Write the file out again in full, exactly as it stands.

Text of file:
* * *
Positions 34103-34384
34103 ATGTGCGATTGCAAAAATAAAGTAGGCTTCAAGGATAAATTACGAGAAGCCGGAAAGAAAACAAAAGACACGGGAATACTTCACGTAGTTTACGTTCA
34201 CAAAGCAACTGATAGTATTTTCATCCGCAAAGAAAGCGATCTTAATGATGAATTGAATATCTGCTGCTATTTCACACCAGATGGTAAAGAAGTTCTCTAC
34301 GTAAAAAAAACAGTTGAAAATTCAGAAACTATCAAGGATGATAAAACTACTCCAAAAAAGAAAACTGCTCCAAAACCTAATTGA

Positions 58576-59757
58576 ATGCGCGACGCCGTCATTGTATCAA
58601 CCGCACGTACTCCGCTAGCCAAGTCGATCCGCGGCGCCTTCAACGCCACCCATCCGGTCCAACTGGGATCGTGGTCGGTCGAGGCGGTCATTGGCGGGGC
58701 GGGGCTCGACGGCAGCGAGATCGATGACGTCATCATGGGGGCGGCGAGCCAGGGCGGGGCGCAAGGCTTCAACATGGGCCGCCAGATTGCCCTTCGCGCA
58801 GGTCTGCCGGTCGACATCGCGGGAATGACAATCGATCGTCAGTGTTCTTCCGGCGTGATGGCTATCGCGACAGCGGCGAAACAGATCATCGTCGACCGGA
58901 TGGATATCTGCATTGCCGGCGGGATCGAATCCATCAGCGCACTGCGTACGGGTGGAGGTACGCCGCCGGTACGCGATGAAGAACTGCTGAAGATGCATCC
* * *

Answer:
Positions 34103-34384
34103 ATGTGCGATTGCAAAAATAAAGTAGGCTTCAAGGATAAATTACGAGAAGCCGGAAAGAAAACAAAAGACACGGGAATACTTCACGTAGTTTACGTTCA
34201 CAAAGCAACTGATAGTATTTTCATCCGCAAAGAAAGCGATCTTAATGATGAATTGAATATCTGCTGCTATTTCACACCAGATGGTAAAGAAGTTCTCTAC
34301 GTAAAAAAAACAGTTGAAAATTCAGAAACTATCAAGGATGATAAAACTACTCCAAAAAAGAAAACTGCTCCAAAACCTAATTGA

Positions 58576-59757
58576 ATGCGCGACGCCGTCATTGTATCAA
58601 CCGCACGTACTCCGCTAGCCAAGTCGATCCGCGGCGCCTTCAACGCCACCCATCCGGTCCAACTGGGATCGTGGTCGGTCGAGGCGGTCATTGGCGGGGC
58701 GGGGCTCGACGGCAGCGAGATCGATGACGTCATCATGGGGGCGGCGAGCCAGGGCGGGGCGCAAGGCTTCAACATGGGCCGCCAGATTGCCCTTCGCGCA
58801 GGTCTGCCGGTCGACATCGCGGGAATGACAATCGATCGTCAGTGTTCTTCCGGCGTGATGGCTATCGCGACAGCGGCGAAACAGATCATCGTCGACCGGA
58901 TGGATATCTGCATTGCCGGCGGGATCGAATCCATCAGCGCACTGCGTACGGGTGGAGGTACGCCGCCGGTACGCGATGAAGAACTGCTGAAGATGCATCC